Local hunger relief efforts have been swamped by a record 100% increase in the demand for free food among the needy during the past year, according to a recent report by the USC School of Urban and Regional Planning.
The rise is the result of a large increase in the number of people seeking assistance from soup kitchens or other charitable organizations which distribute donated food in Southern California.
The findings surfaced after USC graduate students surveyed a cross sampling of the 389 food pantries in the Los Angeles area as part of an annual review sponsored by the United Way, the Grocers Journal of California reported.
The demand often exhausted the supplies of area food banks, which are centralized distribution centers that collect donations of surplus or non-salable food items from manufacturers and supermarket chains and then distribute the items to the various neighborhood sites. In fact, there were several times during the past year when hard-pressed feeding locations were forced to purchase food directly from stores at full price in order to provide meals for the needy, the USC study found.
The increase in 1985 far exceeds what had been experienced in previous years. In those centers that maintain records, the free food giveaways and/or meal service had been increasing at a 50% annual rate, according to the report.
Other problems encountered by local hunger relief groups included inadequate funding, lack of volunteers and little variety in the food stuffs available for distribution.
Rosemary and Time--Changing public tastes and the tainted image of chemical additives has intensified researched into natural compounds which are capable of preserving processed foods.
One of the most promising items is the herb rosemary. However, this particular seasoning has a strong odor and flavor that has inhibited its development as an antioxidant, a category of preservatives which extend shelf life.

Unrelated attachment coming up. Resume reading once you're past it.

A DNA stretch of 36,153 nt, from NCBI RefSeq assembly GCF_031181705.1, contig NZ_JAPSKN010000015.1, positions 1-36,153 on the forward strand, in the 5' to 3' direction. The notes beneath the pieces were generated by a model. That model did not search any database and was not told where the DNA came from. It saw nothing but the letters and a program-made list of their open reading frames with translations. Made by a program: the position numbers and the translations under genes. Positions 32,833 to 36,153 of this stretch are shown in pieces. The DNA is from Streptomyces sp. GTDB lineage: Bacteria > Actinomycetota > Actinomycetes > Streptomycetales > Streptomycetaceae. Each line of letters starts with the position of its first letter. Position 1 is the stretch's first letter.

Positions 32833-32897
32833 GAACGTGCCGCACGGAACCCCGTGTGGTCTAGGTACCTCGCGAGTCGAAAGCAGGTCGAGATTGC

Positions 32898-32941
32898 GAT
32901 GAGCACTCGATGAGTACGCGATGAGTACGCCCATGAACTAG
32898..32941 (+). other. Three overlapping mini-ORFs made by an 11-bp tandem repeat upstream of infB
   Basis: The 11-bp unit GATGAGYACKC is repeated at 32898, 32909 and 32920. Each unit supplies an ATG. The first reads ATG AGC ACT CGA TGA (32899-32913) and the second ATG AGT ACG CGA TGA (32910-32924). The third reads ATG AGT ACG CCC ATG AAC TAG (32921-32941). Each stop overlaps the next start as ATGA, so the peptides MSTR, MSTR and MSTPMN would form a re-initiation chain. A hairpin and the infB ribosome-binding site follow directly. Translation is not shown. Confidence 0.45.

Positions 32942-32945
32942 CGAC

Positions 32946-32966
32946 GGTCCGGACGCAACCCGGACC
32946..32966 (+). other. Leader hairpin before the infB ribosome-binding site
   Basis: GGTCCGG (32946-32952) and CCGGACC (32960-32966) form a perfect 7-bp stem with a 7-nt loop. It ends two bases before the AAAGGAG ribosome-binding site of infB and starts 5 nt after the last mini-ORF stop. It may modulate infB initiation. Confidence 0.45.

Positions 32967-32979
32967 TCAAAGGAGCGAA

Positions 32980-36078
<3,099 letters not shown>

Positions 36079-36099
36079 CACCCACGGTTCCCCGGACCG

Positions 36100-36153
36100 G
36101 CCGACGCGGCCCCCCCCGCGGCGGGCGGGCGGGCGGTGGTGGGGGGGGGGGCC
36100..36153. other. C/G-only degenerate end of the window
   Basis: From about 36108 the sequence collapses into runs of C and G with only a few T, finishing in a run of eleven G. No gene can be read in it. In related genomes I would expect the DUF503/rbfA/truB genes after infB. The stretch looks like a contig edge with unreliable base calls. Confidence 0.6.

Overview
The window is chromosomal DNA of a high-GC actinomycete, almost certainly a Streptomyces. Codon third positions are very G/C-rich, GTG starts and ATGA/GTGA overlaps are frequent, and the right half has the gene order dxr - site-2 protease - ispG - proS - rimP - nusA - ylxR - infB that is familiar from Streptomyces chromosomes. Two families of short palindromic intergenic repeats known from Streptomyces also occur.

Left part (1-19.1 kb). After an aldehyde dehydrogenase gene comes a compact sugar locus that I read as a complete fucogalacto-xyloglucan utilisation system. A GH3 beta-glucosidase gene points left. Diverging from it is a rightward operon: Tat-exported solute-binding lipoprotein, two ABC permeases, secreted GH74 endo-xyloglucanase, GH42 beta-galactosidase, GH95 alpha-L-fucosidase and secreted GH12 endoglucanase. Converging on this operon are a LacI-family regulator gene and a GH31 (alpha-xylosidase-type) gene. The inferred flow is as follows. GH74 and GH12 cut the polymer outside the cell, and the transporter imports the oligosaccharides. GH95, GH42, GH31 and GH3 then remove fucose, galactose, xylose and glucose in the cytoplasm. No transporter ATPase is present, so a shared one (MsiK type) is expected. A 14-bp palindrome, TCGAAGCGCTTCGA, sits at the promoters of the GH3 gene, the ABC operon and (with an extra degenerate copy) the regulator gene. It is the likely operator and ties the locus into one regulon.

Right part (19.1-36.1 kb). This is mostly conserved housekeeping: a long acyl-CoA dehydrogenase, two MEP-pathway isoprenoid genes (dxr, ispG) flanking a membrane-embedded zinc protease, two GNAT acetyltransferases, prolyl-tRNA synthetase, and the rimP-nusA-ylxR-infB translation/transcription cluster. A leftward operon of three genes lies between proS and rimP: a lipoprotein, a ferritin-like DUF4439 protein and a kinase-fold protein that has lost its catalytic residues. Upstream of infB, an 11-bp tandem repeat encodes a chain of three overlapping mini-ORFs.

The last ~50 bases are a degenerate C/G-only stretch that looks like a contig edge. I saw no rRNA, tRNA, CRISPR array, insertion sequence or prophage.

Rutgers University chemists now have mastered the problems with rosemary by extracting some of the herb's components to create the first natural-based preservative.
News of the successful project was scheduled to be released today in New York at the American Chemical Society's annual convention. The researchers, Stephan Chang and Chi-Tang Ho, claim the rosemary extract can be used to preserve cereals, sausage and snack foods.
In order to obtain the needed extract, the Rutgers team first isolated the desirable components and then developed a patented process which distilled away the rosemary smell and taste.
Several major food companies have already expressed substantial interest in the new natural preservative. Consequently, it shouldn't be long before rosemary provides more time on the supermarket shelf for a variety of foods.
Beef Without Burgers--More news in the area of natural compounds also surfaced at the American Chemical Society's convention earlier this week.
After several years of effort, the same Rutgers chemists involved with rosemary, have been able to develop a natural beef flavor that is actually extracted from the red meat. Previous efforts yielded compounds which did not provide a "true beef taste," the research team reported.
A natural beef flavor without the accompanying meat has potentially broad applications within the processed food world. Even so, a related development from this effort may prove just as noteworthy.
The researchers found that the flavor enhancers derived from beef may eventually prove to be a substitute for monosodium glutamate or MSG, a widely used seasoning and preservative often associated with Oriental foods.
Many people are allergic to MSG and reactions to the substance include headaches, weakness and dizziness.
The finding may ultimately mean that the food and restaurant industry may have a seasoning available with "the good effects of MSG without (the) bad," according to Rutgers chemists.